N.Korea strengthens surveillance on N.K.-China border

Terry Wilde, April 23, 2019, 9:29 a.m.


North Korea has installed barbed-wire fences and state-of-the-art surveillance cameras along the border with China even as locals still labor with ox cars and draw water from wells by hand.

The measures are aimed at stemming defections across the Apnok (or Yalu) River by North Koreans desperate to escape hunger and squalor at home. They also include ostentatious firing targets in the shape of people tied to posts.

The misery of North Koreans in the border region is depicted in a photo exhibition by Kang Dong-wan of Donga University, who is also in charge of the Busan branch of Hanawon, which helps North Korean defectors settle in South Korea.

It features photographs Kang took from the Chinese side of the border last winter.

"We have heard several accounts of directives threatening to shoot and kill defectors, who are branded traitors, but this is the first time that such scenes were actually witnessed." Kang added, "These firing targets were set up to train soldiers to shoot actual defectors, which serves as a dire warning to anyone seeking to flee the North."

Photos show North Korean women breaking the frozen ice of the Yalu River to wash their laundry in -30-degree temperatures, or passengers perched perilously on top of trains.

The border town of Sinuiju photographed at night shows a pitch-black landscape accentuated by a single beam of light shining brightly on portraits of North Korean nation founder Kim Il-sung, his son Kim Jong-il and leader Kim Jong-un.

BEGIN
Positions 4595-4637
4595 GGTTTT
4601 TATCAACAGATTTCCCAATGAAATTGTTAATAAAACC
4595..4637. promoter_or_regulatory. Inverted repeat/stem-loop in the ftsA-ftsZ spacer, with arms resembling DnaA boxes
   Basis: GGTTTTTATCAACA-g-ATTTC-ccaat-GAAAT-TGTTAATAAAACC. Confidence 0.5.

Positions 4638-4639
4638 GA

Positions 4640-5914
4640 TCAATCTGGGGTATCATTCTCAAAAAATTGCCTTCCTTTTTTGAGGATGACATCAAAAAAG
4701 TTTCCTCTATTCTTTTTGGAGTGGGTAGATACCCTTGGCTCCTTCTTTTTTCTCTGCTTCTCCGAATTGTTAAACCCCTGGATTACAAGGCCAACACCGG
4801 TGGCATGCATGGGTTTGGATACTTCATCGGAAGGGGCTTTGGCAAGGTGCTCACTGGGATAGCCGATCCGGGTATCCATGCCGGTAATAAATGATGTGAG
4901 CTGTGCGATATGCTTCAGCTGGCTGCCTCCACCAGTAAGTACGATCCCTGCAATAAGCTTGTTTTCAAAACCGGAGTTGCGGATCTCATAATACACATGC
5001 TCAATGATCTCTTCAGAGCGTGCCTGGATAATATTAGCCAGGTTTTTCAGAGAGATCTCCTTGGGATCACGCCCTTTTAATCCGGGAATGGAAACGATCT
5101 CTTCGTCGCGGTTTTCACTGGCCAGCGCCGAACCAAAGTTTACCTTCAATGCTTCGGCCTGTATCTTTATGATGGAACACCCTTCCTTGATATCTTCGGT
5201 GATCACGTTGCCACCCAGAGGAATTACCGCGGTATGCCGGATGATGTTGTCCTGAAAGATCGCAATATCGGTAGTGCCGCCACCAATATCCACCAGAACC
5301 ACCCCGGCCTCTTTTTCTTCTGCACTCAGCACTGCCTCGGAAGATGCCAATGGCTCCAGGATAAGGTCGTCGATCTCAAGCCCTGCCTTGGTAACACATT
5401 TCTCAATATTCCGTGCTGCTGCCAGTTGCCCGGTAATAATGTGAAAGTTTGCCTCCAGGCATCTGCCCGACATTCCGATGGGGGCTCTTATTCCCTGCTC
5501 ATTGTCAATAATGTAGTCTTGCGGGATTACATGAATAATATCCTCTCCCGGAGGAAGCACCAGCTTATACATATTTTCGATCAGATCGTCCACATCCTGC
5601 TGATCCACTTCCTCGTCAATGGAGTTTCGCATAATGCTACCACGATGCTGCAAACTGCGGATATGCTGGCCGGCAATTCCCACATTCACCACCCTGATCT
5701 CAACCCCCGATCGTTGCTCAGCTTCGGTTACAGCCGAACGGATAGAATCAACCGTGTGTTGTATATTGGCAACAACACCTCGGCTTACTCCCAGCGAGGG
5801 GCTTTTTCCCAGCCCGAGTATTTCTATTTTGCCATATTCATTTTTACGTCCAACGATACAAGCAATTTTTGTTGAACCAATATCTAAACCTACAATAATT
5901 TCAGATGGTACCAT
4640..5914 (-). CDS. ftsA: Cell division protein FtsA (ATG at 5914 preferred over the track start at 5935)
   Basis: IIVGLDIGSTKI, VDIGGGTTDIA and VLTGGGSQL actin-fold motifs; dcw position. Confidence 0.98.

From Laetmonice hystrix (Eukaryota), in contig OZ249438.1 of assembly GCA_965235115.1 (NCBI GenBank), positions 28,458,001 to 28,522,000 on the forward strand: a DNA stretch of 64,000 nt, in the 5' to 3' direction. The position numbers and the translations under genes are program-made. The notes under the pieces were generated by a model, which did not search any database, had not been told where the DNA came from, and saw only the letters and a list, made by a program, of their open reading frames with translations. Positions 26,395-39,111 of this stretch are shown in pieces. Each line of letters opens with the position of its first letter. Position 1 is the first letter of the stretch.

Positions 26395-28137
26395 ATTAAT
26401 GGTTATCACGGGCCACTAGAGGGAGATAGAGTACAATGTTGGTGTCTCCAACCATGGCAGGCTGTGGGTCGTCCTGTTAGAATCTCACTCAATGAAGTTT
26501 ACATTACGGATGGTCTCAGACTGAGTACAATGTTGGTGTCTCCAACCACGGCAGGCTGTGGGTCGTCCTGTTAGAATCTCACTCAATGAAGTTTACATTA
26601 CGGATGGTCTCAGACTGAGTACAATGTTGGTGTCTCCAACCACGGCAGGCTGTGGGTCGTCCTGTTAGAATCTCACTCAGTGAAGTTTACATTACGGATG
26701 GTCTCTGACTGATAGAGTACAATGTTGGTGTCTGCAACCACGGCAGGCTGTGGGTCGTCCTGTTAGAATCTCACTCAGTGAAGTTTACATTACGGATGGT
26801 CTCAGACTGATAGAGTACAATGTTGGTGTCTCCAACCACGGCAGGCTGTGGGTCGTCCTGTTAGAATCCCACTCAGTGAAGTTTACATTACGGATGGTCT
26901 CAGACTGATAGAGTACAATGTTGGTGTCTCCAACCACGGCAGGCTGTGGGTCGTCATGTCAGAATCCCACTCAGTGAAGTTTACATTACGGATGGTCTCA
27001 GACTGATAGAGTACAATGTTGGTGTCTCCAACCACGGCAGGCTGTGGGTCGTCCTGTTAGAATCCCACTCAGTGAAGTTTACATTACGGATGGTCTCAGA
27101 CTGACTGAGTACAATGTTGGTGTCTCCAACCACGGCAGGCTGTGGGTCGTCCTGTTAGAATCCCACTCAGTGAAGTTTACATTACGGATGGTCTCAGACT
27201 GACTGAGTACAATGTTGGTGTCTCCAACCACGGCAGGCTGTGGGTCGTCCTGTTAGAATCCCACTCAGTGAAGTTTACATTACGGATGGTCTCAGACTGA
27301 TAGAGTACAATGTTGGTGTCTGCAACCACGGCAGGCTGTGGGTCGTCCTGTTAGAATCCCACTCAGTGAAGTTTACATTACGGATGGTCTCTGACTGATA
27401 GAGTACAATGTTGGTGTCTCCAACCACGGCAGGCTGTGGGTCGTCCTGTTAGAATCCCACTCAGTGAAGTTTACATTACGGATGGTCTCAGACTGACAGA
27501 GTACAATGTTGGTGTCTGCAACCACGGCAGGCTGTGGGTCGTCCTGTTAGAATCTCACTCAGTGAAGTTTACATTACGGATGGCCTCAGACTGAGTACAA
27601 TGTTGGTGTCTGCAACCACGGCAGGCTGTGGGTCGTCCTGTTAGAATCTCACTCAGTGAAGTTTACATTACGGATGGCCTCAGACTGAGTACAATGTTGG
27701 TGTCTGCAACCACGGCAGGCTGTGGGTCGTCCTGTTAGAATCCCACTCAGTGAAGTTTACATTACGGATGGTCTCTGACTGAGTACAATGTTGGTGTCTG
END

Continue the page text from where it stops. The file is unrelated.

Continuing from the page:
Other photos show ragged apartment buildings in Hyesan, Ryanggang Province, which contrast starkly with the modern condominiums lining the streets of Pyongyang. Kang said, "The focus since the April, 2018 inter-Korean summit has been solely on Pyongyang residents, while the dictator has been glamorized as a moral and upright individual. But a glimpse of the 'people's paradise' seen from the border with China revealed that 'people' are clearly not a consideration."

When Kim visited an airbase last week to observe the launch of a new tactical weapon, the soldiers looked alarmingly malnourished. Radio Free Asia reported that North Korean soldiers and even pilots eat meat "only on national holidays," while subsisting on corn other days.

Several rallies have been held across the country touting the revival of the "juche" or self-reliance doctrine of the nation founder as international sanctions bite.

"The purpose was to warn North Koreans to brace for the worst," a researcher with a state-run think tank here said. "North Korea hopes to ride out the storm until the end of this year.

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